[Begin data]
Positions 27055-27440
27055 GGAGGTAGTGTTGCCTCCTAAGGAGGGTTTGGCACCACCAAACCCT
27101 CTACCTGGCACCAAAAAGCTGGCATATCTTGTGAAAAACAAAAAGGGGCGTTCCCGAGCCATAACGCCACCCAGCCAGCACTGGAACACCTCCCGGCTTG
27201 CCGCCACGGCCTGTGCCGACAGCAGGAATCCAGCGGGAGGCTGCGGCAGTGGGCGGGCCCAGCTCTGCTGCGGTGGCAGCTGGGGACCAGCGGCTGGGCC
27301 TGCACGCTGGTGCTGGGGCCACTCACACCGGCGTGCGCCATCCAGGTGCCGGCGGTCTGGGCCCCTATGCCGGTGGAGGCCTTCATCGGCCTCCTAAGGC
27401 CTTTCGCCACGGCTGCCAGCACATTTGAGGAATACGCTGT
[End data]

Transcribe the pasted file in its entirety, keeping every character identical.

Positions 27055-27440
27055 GGAGGTAGTGTTGCCTCCTAAGGAGGGTTTGGCACCACCAAACCCT
27101 CTACCTGGCACCAAAAAGCTGGCATATCTTGTGAAAAACAAAAAGGGGCGTTCCCGAGCCATAACGCCACCCAGCCAGCACTGGAACACCTCCCGGCTTG
27201 CCGCCACGGCCTGTGCCGACAGCAGGAATCCAGCGGGAGGCTGCGGCAGTGGGCGGGCCCAGCTCTGCTGCGGTGGCAGCTGGGGACCAGCGGCTGGGCC
27301 TGCACGCTGGTGCTGGGGCCACTCACACCGGCGTGCGCCATCCAGGTGCCGGCGGTCTGGGCCCCTATGCCGGTGGAGGCCTTCATCGGCCTCCTAAGGC
27401 CTTTCGCCACGGCTGCCAGCACATTTGAGGAATACGCTGT